Archive for the ‘Agile Project Management’ Category

How are agile projects managed?

Scrum is the agile process with the most to say about the management of a project, so let’s use it as our model process for answering this question. On a Scrum project, there are three roles: product owner, ScrumMaster, and team.

The product owner is responsible for the business aspects of the project, including ensuring the right product is being built and in the right order. A good product owner can balance competing priorities, is available to the team, and is empowered to make decisions about the product.

The ScrumMaster serves as the team’s coach, helping team members work together in the most effective manner possible. A good ScrumMaster views the role as one of providing a service to the team, removing impediments to progress, facilitating meetings and discussions, and performing typical project management duties such tracking progress and issues.

The team itself assumes the responsibility for determining how to best achieve the product goals (as established by the product owner). Team members will collaboratively decide which person should work on which tasks, which technical practices are necessary to achieve stated quality goals, and so on.

From looking at these three roles we can see that management responsibility is divided among a project’s product owner, ScrumMaster, and team.

Is the ScrumMaster considered the agile project manager?

Not really, but perhaps the world may come to view the ScrumMaster as a 21st century version of the project manager. Unlike a traditional project manager, the ScrumMaster is not viewed as the person to credit (or blame) for the success (or failure) of the project. The ScrumMaster’s authority extends only to the process. The ScrumMaster is an expert on the process and on using it to get a team to perform to its highest level. But, a ScrumMaster does not have many of the traditional responsibilities—scope, cost, personnel, risk management among them—that a project manager does.

 

Who handles traditional project management responsibilities?

Traditional project managers take on a great deal of responsibility. They are responsible for managing scope, cost, quality, personnel, communication, risk, procurement, and more. This has often put the traditional project manager in a difficult position—told, for example, to make scope/schedule tradeoff decisions but knowing that a product manager or customer might second-guess those decisions if the project went poorly.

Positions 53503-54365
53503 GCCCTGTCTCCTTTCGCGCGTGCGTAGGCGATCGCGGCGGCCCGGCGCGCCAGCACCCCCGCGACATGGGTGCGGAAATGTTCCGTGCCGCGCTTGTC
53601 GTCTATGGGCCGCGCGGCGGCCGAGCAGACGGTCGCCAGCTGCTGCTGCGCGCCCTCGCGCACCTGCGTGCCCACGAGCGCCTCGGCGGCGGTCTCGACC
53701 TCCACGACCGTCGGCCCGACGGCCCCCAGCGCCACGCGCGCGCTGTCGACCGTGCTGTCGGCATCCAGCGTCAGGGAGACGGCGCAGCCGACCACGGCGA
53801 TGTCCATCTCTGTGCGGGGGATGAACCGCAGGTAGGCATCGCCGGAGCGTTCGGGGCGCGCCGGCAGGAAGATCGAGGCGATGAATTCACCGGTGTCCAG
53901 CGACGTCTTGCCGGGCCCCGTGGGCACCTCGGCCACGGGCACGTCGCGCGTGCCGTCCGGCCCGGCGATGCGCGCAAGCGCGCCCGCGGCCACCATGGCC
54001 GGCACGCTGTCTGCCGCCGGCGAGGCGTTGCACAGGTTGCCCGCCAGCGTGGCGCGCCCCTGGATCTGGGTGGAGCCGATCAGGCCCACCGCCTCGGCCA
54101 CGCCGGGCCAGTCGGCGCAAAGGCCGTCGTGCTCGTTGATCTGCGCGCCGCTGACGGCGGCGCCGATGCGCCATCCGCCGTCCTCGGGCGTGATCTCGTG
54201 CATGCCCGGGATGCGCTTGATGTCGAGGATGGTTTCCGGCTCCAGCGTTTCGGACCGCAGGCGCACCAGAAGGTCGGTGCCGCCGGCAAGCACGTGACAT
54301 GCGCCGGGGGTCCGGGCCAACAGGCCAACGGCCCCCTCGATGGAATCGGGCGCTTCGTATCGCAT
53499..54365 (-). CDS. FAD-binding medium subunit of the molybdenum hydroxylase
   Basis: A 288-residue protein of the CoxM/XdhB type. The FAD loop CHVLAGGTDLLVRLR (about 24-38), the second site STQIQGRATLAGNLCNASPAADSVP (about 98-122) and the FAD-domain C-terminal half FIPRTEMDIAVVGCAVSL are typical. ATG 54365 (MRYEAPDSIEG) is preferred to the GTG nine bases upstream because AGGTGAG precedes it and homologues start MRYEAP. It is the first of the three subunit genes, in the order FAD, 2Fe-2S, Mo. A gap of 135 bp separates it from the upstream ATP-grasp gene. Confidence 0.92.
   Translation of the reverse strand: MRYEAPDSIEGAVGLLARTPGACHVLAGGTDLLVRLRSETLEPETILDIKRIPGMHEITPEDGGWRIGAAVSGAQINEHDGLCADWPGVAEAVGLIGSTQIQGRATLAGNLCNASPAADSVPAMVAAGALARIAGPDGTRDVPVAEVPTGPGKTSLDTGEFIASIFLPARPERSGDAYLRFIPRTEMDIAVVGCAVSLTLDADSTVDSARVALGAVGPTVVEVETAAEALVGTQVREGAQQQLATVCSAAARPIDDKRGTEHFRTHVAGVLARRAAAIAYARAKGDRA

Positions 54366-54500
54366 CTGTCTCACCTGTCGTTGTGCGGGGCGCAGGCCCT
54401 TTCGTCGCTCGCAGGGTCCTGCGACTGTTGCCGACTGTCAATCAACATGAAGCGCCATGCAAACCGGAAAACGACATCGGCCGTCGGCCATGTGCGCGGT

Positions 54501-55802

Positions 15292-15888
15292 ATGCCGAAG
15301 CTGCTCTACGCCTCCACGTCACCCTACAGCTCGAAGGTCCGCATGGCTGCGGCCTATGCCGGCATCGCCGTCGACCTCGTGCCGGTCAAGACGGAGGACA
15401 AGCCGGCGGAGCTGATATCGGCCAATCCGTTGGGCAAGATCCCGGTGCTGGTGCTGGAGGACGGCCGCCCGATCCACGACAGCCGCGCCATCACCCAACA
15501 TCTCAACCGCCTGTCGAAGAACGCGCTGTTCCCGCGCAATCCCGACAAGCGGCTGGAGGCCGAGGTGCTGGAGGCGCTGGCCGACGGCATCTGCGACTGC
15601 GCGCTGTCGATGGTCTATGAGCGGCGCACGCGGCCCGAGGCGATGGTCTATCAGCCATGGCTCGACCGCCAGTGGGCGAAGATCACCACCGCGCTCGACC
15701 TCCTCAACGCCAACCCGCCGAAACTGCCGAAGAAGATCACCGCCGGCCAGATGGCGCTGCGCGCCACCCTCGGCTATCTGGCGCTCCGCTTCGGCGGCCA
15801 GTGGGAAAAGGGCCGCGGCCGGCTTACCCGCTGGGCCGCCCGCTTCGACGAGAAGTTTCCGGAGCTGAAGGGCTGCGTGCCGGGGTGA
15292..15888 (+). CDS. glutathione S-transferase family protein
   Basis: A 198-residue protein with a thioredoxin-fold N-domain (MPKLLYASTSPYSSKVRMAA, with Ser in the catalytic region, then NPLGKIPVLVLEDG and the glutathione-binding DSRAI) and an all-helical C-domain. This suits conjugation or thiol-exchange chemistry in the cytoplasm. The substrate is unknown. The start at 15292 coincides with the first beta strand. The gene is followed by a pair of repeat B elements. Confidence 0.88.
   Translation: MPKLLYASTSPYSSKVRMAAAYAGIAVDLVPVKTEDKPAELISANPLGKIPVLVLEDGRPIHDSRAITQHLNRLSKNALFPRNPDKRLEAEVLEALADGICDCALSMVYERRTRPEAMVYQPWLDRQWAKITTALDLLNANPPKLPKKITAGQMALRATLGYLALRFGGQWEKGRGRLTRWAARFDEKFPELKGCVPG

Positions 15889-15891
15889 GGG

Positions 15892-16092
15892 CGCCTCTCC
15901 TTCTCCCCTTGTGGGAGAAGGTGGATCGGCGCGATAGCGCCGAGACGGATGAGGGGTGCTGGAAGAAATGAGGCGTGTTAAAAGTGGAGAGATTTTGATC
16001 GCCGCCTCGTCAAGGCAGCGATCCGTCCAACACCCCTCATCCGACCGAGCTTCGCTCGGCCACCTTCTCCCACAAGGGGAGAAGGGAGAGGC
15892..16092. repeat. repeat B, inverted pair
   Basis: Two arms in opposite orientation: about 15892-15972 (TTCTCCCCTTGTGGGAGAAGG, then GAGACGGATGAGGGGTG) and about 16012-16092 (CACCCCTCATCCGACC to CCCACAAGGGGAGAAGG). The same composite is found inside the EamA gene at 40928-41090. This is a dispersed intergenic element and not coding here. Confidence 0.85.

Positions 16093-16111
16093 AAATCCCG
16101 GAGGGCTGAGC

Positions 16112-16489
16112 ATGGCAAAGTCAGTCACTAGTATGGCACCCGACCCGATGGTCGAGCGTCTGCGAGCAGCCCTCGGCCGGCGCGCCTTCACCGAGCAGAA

Agile processes acknowledge this difficult position and distribute the traditional project manager’s responsibilities. Many of these duties, such as task assignment and day-to-day project decisions, revert back to the team, where they rightfully belong. Responsibility for scope/schedule tradeoffs goes to the product owner. Quality management becomes a responsibility shared among the team, product owner, and ScrumMaster. Other traditional project management responsibilities are similarly given to one or more of these agile roles.

 

Does this scale?

Agile processes like Scrum are definitely scalable. While the typical agile project has between five and twenty people across one to three teams, successful agile implementations have also been used on projects with 200-500, even 1,000 people. As you might expect, projects of that size must introduce more points of coordination and project management than small-scale implementations.

To coordinate the work of their many teams, larger projects sometimes include a role called project manager. While involving someone on the project with this title or background can be very helpful, we need to be careful of the baggage associated with the title “project manager.” Even on a very large agile project, much of the project management will still be done by teams—for example, teams will decide how to allocate tasks, not a project manager—so the project manager role becomes more one of project coordinator. Duties would include allocating and tracking the budget; communicating with outside stakeholders, contractors, and others; maintaining the risk census with guidance from the teams, ScrumMasters, and product owners; and so on.

 

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